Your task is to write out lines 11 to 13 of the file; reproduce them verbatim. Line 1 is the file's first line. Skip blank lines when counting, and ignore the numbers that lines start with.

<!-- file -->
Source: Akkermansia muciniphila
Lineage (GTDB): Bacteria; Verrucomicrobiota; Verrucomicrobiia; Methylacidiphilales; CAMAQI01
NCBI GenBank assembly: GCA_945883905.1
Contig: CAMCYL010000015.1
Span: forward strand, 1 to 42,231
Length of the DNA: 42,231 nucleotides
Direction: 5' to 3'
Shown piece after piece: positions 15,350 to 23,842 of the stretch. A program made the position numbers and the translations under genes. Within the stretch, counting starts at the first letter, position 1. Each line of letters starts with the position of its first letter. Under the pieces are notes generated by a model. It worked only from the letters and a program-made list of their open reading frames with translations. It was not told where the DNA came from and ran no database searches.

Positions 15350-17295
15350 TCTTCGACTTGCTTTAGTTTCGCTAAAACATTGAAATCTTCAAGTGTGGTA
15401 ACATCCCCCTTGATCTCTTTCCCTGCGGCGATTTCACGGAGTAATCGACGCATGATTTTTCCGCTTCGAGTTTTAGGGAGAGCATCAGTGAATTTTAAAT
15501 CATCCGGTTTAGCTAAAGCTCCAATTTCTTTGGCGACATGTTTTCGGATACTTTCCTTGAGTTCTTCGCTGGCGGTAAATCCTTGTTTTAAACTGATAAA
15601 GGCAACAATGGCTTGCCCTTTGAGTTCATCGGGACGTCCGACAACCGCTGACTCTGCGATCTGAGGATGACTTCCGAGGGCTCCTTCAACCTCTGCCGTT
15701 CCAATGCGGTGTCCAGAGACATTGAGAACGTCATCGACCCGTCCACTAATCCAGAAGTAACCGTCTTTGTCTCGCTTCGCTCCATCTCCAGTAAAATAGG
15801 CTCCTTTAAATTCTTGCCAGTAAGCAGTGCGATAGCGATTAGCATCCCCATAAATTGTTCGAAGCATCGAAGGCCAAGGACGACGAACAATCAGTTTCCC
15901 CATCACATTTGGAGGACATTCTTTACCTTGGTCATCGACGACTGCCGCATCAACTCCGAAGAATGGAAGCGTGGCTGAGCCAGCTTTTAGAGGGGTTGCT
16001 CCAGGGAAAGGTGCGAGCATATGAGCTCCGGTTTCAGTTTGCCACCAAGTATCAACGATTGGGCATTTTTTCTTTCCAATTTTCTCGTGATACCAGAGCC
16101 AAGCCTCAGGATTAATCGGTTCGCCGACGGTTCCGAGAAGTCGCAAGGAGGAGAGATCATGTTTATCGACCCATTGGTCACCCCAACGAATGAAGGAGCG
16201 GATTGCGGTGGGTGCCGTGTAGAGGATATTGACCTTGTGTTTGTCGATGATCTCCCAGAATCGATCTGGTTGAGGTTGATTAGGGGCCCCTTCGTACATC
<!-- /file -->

15401 ACATCCCCCTTGATCTCTTTCCCTGCGGCGATTTCACGGAGTAATCGACGCATGATTTTTCCGCTTCGAGTTTTAGGGAGAGCATCAGTGAATTTTAAAT
15501 CATCCGGTTTAGCTAAAGCTCCAATTTCTTTGGCGACATGTTTTCGGATACTTTCCTTGAGTTCTTCGCTGGCGGTAAATCCTTGTTTTAAACTGATAAA
15601 GGCAACAATGGCTTGCCCTTTGAGTTCATCGGGACGTCCGACAACCGCTGACTCTGCGATCTGAGGATGACTTCCGAGGGCTCCTTCAACCTCTGCCGTT